The study team found that using MP MRI could reduce the number of people who would need a TRUS biopsy to diagnose if they had prostate cancer.
This study was open for people to join between March 2013 and June 2016. These results were published in January 2017.
About this study
Everyone who joined the study had a MP MRI scan followed by the combined biopsy procedure (TMP biopsy and a TRUS guided biopsy).
The researchers used the TMP biopsy
because it took samples from the entire prostate gland. This made it the most accurate test and they used it find out how many people had prostate cancer.
In this study researchers were looking at clinically significant prostate cancers. A clinically significant cancer means a Gleason score
of greater than or equal to 4+3 or was at least 6mm in length.
723 people agreed to join the study. Of these 576 had the MP MRI scan and the combined biopsy procedure.
The TMP biopsy showed that of these 576 people, 408 (71%) had cancer. Of these 408 people, 230 (41%) had a clinically significant cancer.
The researchers wanted to know how many times the MP MRI scan and the TRUS guided biopsy was able to correctly identify clinically significant cancers. They found it was:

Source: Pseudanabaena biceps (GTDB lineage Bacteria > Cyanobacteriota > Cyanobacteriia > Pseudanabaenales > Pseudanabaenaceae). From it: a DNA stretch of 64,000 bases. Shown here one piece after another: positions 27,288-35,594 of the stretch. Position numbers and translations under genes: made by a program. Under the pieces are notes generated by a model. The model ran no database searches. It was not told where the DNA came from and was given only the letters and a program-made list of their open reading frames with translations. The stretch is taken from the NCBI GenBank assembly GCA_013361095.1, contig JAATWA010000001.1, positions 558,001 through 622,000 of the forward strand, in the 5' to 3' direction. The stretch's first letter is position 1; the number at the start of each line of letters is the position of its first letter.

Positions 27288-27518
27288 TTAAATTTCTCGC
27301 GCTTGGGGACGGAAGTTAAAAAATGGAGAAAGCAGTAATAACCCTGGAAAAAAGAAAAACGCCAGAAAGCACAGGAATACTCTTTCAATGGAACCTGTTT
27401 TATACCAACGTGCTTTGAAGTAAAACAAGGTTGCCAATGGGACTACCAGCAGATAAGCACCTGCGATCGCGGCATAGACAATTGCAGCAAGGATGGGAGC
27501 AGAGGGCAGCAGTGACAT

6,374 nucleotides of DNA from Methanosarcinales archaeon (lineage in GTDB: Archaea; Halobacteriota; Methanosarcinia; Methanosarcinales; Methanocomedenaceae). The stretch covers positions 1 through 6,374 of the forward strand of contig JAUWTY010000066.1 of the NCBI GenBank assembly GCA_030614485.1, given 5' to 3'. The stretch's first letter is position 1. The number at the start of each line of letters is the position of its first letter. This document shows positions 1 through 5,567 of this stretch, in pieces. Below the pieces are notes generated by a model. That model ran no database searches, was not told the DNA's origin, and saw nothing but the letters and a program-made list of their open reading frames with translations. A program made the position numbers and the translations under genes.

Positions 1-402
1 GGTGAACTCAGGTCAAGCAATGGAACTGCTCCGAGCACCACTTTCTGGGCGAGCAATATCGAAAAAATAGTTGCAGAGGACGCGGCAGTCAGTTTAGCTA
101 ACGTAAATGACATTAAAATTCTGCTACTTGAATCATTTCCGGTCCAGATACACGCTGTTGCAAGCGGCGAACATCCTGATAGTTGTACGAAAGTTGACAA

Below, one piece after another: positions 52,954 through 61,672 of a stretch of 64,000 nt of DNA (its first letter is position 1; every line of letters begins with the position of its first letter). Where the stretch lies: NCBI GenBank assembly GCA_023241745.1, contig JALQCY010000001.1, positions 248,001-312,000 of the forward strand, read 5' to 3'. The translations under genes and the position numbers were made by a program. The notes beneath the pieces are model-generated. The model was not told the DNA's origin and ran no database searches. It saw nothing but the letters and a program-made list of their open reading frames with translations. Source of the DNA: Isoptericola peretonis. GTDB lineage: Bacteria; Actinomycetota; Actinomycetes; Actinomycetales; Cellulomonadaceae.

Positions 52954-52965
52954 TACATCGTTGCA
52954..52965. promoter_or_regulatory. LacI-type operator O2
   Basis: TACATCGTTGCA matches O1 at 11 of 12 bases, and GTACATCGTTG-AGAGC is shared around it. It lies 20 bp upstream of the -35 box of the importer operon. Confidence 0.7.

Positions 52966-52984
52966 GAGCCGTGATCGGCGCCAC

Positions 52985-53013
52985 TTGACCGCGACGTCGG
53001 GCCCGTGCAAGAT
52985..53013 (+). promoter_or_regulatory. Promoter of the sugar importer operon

- 93 out of every 100 times (93%) for the MP MRI scan
- 48 out of every 100 times (48%) for the TRUS guided biopsy
They also looked at how many times the 2 tests were able to correctly identify there was no cancer. They found it was:
- 89 out of every 100 times (89%) for the MP MRI scan
- 74 out of every 100 times (74%) for the TRUS guided biopsy
The team then considered proposed situations where the MP MRI scan was used first to find out if a TRUS guided biopsy might be needed. They said that doing the MP MRI scan first could mean that for 27 out of every 100 times (27%) the TRUS guided biopsy mightn’t be necessary.
They said that if MP MRI scan was used first to find out if a TRUS guided biopsy was needed more clinically significant cancers could be found. And this could be as high as 18 more out of every 100 times (18%).
The team are still analysing the cost effectiveness of the PROMIS study.
The team concluded that the number of clinically significant prostate cancers found could be increased if a MP MRI scan was done first. And unnecessary biopsies would be reduced.
Where this information comes from
We have based this summary on information from the research team. The information they sent us has been reviewed by independent specialists (peer reviewed
) and published in a medical journal. The figures we quote above were provided by the trial team who did the research. We have not analysed the data ourselves.